As it was in the Roman empire in the time of Constantine, so it had been under God’s own ordinance in the days of Moses, and of the Jewish sovereigns. They were one people with one law to govern them, as the people of God, and a two-fold class of magistrates, to administer that portion of the law which related to God, and that portion of the law which related to man. So it also ought to be, and so it is prophesied it shall be, that every people shall be one united church and state, in which the ecclesiastical servants who teach the law of God, shall be agreed with the political servants who teach the law of man, and they shall no more oppose each other. F351 Neither did Collier nor his followers perceive that the people may preserve their conviction that the authority of their ecclesiastical servants and of their political servants may be said to proceed from God, as certainly as the authority of a father and mother proceeds from God; and yet, as I have already observed, as a most affectionate family may be compelled, with grief and tears, to take out a statute of lunacy against the most affectionate parent, to refuse obedience to his divinely-given authority, to depose their father from his place, and to decree the possession of the power over the family to their elder brother; so also a people may take out the statute of lunacy against their chief ecclesiastical servants, or their chief political servants, if the family is oppressed and injured by those very persons whose authority may still be said to be of divine origin, but of injurious exercise. Collier and the nonjurors did not perceive or acknowledge this. Foxe, by his severe denunciations of oppression, whether by the ecclesiastical or political servants of the people, compelled many of his readers to infer this conclusion; though he himself has never so far proceeded as to affirm it.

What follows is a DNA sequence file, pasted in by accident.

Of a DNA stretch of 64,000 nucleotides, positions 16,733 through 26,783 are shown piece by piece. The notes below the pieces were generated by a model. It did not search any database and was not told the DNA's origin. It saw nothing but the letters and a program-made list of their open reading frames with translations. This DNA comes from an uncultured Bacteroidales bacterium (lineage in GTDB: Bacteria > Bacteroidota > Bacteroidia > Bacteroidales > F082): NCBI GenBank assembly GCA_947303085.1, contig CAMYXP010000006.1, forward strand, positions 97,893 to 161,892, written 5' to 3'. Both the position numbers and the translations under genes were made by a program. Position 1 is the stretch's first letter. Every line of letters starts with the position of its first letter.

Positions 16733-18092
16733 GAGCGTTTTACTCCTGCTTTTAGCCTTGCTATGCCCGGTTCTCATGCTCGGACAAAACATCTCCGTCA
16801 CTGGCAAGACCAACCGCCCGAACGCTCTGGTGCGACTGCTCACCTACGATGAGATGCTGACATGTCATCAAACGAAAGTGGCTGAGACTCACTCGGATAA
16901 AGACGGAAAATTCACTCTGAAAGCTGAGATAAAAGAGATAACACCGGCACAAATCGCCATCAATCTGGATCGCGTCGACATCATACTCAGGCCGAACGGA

Neither he nor they perceived that a christian church, state, or people are, or ought to be, all names for one and the same community, in which the several officers and servants sometimes clashed and differed. The nonjurors and the papists, therefore, hated the martyrologist, because the people inferred from his labors that even a divinely-appointed authority could not demand implicit and unremonstrating obedience when it was injurious to the nation whom it was intended to benefit; while the subjects who were compelled to be obedient to authority, admired and loved the pages, which taught them that the exercise of a divinely-originated authority might be fallible and injurious; and therefore, that, though they were still required as a church, or people, governed by the law of God, to obey their double rulers, yet their very obedience might be accompanied with remonstrance, and be limited, or qualified, according as that divine law regulated the people or the church, both in their capacity of rulers and of subjects. If this had been rightly understood, the nonjurors, and their followers, would not have hated the labors of John Foxe. This, and this alone, is the secret which secures to all classes of a people, the advantages of good ecclesiastical and civil government — that they thus consider their ecclesiastical and civil rulers as possessing a divinely-granted power, as the parents of one christian family; but that they demand that such divinelyoriginated power be exercised according to the law of God, and compatibly with the best interests of man. Simple as this truism may now appear to be, it is not even yet universally adopted. The papist people treat their ecclesiastical magistrates, or servants, as their irresponsible lords. The antipapal people, who are not episcopal, treat their ecclesiastical servants as slaves. The episcopal people treat their ecclesiastical servants as fathers, and deem themselves neither their lords nor their slaves; but as their adult, free, religious and thoughtful children; acknowledging a divinely-given authority in the parent, but claiming to be governed by the divine law, which is granted for the service both of the parent and children — that power, freedom, toleration, religion, and union, may be blended together for the common peace and benefit of the one christian people, church, or family. Time, experience, and all the painful controversies and inconveniences of the past, have alone impressed these now common-place remarks upon nations and governments. They are all founded upon the one truth, which is taught by the labors of John Foxe, that divinely-originated authority may be so exercised, that submission to its decrees is a crime, both against God and main The papists thought otherwise respecting their ecclesiastical magistrates. The nonjurors thought otherwise respecting both their ecclesiastical and temporal magistrates. Both hated the martyrologist; and depreciated and undervalued his labors. Never, therefore, was any book so severely scrutinized as the Acts and Monuments of John Foxe.